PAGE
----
At 13 years old, Nayla Hayes has become a multimillionaire and her secret to success: NFTs.
The young artist started selling her artwork of diverse women—from Ruth Bader Ginsburg to Lucille Ball, and everyday women—with elongated necks as non-fungible tokens or NFTs.
In case you didn't know, NFTs are one-of-a-kind digital properties like drawings, a meme, GIF, video, etc., that are bought with cryptocurrency. Given their unique nature and how ownership of the item lies solely with one person, these tokens are typically expensive.
Hayes sold her "Long Neckie Lady" portrait in March for $6,621.70 on Instagram and sold another drawing the month before for $3,920.05.
When she was younger, Hayes was fascinated with the Brontosaurus dinosaur, thus the elongated neck in her 3,000 portraits.
"At first, I just wanted to put two things that I love together, and that was a Brontosaurus and women. I wanted to show how beautiful and strong women were, and I thought of the brontosaurs as that as well," the 13-year-old said.
"I didn't know what to call it, so I just thought of them as 'long neckies,'" she added.
Hayes started drawing the portraits on her smartphone, which was given to her at nine years old by her mom, Latoya.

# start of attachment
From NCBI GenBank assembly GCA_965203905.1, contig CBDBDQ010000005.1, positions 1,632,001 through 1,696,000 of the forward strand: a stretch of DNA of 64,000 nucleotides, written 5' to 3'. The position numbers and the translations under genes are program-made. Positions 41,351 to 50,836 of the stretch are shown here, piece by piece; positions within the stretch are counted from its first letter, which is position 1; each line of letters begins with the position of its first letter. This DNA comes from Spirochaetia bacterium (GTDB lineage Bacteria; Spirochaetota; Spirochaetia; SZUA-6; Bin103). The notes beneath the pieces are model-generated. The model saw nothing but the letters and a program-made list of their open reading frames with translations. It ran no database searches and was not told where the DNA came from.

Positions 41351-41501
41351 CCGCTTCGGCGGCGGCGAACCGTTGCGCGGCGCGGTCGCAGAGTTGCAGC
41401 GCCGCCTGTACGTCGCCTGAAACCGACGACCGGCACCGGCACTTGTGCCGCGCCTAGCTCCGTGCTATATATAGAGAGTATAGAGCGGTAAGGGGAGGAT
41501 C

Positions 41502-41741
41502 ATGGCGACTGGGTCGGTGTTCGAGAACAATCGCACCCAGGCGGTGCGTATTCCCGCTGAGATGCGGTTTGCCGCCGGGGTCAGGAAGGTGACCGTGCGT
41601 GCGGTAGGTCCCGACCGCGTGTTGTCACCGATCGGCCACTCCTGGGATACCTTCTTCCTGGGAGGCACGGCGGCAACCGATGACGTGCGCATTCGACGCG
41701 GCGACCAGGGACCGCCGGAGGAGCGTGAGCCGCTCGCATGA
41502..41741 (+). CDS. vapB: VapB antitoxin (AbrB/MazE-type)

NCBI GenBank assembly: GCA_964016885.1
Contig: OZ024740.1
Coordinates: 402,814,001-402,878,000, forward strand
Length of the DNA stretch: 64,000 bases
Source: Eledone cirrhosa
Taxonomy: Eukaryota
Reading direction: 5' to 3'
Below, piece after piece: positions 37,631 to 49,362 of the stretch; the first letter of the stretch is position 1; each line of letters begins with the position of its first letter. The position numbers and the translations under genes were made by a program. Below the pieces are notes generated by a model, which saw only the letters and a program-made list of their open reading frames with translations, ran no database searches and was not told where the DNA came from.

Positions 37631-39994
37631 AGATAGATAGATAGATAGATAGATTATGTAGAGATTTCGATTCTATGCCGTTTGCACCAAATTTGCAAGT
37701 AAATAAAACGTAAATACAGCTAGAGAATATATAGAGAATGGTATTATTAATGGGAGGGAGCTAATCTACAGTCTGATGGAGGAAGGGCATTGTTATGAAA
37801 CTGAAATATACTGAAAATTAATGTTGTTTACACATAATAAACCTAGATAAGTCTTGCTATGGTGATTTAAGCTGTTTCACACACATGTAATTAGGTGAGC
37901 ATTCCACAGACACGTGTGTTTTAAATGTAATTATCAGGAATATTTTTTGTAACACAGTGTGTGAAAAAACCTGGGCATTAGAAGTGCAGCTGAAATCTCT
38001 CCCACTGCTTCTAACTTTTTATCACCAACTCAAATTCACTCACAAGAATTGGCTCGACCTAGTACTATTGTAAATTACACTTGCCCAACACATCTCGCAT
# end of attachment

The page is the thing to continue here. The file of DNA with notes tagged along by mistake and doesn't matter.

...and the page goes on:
“I could see how passionate she was about her art and I just thought like, if I could support her in any way. That’s exactly what I’m going to do,” Latoya said.
When the young artist would draw, she only showed them to her family and friends, feeling nervous that people wouldn't like it or think it was "weird."
With a little encouragement from her uncle, Hayes and Latoya looked into NFTs to see if it was lucrative.
"When I first heard about NFTs, I was kind of like, I honestly don't know about this but I've been wanting to put my art out for a while so it was a good platform to do it," the 13-year-old said.
Hayes also never thought she would be as successful as she is now. "I just thought it would be cool to put my art out there and show people but to see how people react to it, I was never expecting it to blow up like this."
Since finding success, Hayes had been named Time Magazine's first Artist in Residence, an honor given to those who are advancing their careers with NFTs.